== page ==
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Bad Astronomy

  1. #FollowFriday: Phil Plait (@badastronomer)

    Bad astronomer, but excellent Twitter account.

    It's Friday and Twitter is still a thing, so we're going to tell you who to follow. This week we'd like to point you towards science lover Phil Plait (@badastronomer) for some fun science times.

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  2. Actually, Zodiac Signs Always Change and We’ve Always Known This

    My friend called me last night and while we were discussing (what else?) Minecraft, she interjected with excitement, informing me about some crazy thing where everyone's Zodiac signs are now different. I'm not a Taurus anymore, apparently I'm an Aries. I don't care about astrology so much, but thought it was kind of weird that I now have to tell people who do care something different. It's kind of like when you write dates after the New Year and keep messing up the year for a couple of months: Weird, but whatever, you get over it. I did, however, have fun for five minutes thinking, "I AM NOW ARIES, GOD OF WAR." This new astrological sign reassignment took the Internet by storm and everyone thought this was some crazy new thing. It's not, if you were wondering. Humans have apparently known about this all along. Allow us to explain.

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  3. New Satellite Picture of the Gulf Oil Disaster: It’s Even Worse Now

    Way back in April, we posted some then-alarming satellite photos of the BP oil disaster in the Gulf of Mexico. At the time, we wrote that it was geting worse, and fast; we had no idea what was in store, though. This latest picture from the MODIS instrument on NASA's Terra satellite paints a much grimmer picture of the devastation wrought by the oil in the two months since it started leaking. Meanwhile, in a week jammed with political posturing, BP has had little to say about actual progress in containing the spill. (Bad Astronomy via TDW)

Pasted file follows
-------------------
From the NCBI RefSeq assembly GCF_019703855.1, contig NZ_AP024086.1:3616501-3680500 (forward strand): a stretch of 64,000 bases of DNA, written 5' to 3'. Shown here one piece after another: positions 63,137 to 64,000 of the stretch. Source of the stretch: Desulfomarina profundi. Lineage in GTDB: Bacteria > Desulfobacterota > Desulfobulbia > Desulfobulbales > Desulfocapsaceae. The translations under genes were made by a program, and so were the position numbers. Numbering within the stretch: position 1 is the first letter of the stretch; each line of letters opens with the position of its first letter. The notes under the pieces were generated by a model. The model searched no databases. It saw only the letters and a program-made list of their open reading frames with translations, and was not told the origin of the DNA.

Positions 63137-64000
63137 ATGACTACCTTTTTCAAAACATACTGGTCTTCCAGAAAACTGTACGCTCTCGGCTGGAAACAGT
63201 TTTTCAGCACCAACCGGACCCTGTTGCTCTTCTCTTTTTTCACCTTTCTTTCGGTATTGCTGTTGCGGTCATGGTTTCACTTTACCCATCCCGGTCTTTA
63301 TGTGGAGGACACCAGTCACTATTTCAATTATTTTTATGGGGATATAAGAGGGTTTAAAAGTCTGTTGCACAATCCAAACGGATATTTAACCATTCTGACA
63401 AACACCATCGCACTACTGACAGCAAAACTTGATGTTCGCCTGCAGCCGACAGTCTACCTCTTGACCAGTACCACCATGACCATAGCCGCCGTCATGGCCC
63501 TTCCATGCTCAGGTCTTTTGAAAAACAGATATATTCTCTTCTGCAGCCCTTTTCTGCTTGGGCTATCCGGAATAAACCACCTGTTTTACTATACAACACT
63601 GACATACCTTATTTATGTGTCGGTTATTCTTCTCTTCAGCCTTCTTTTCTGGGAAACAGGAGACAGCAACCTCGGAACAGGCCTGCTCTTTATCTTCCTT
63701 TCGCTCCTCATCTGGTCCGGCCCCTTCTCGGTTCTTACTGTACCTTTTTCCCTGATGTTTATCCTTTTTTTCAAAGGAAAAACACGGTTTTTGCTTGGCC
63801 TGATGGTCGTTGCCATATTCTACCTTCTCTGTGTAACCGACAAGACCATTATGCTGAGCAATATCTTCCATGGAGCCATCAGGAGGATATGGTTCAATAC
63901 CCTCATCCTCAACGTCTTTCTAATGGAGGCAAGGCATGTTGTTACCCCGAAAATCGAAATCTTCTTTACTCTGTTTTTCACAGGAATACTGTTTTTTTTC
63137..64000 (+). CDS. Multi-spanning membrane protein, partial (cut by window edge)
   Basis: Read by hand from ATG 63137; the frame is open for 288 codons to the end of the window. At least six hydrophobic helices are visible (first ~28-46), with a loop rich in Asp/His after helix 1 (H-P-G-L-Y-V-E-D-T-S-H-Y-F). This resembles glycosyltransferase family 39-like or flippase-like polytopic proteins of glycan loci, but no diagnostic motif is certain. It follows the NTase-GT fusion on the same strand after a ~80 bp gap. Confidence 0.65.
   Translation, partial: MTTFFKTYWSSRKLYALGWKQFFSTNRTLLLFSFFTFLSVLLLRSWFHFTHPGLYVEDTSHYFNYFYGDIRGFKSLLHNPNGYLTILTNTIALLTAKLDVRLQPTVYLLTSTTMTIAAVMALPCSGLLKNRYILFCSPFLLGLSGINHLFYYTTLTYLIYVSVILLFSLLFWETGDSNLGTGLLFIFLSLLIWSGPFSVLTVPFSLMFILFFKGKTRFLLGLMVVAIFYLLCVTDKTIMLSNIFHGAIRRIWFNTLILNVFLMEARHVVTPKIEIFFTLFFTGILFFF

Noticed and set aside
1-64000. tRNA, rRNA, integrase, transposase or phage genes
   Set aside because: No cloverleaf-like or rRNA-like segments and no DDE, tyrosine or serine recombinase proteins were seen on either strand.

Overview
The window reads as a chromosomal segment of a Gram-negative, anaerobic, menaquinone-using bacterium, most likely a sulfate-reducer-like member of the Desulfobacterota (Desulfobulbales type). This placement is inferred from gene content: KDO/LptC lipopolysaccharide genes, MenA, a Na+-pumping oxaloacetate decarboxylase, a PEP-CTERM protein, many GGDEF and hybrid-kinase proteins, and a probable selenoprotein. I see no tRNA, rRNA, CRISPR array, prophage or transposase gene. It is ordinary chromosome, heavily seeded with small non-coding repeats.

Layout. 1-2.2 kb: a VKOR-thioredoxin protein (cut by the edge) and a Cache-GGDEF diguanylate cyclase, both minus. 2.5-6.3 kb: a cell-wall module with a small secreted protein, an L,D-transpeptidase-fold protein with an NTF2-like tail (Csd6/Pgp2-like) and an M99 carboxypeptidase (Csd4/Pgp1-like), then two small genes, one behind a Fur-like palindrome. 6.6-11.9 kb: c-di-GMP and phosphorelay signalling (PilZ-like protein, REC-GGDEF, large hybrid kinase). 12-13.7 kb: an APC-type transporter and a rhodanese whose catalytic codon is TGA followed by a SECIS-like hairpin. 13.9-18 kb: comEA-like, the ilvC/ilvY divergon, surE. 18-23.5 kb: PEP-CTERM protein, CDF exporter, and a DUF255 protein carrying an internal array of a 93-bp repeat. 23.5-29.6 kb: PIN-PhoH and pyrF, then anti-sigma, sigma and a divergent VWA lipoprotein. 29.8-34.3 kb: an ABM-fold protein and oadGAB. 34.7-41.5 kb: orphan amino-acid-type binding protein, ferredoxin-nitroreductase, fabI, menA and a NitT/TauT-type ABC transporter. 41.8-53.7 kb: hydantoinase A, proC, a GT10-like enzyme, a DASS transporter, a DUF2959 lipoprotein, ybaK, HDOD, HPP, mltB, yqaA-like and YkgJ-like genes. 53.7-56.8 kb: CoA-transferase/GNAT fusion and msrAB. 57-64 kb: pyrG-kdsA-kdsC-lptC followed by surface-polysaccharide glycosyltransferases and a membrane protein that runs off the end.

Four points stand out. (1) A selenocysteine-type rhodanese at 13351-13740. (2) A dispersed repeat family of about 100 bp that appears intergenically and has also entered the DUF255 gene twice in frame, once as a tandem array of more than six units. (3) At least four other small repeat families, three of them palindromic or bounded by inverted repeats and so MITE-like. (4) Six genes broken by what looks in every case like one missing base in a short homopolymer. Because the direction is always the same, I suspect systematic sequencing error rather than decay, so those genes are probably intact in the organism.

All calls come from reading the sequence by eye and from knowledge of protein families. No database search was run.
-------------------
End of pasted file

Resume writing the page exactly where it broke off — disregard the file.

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  4. A Living Planet: Avalanches on Mars

    We usually think of the other planets in our solar system as relatively peaceful, unchanging. It's sort of a "tree falls in the forest" situation. If there's no life, how active can they really be? The storm on Jupiter is a swirling maelstrom, sure, but it's a swirling maelstrom that's been around for over two hundred years.

    And yet... spring is approaching the northern hemisphere of Mars, thawing the carbon dioxide ice that's built up along cliff faces. And when you get thawing ice on cliff faces, you also get...

    Avalanches.

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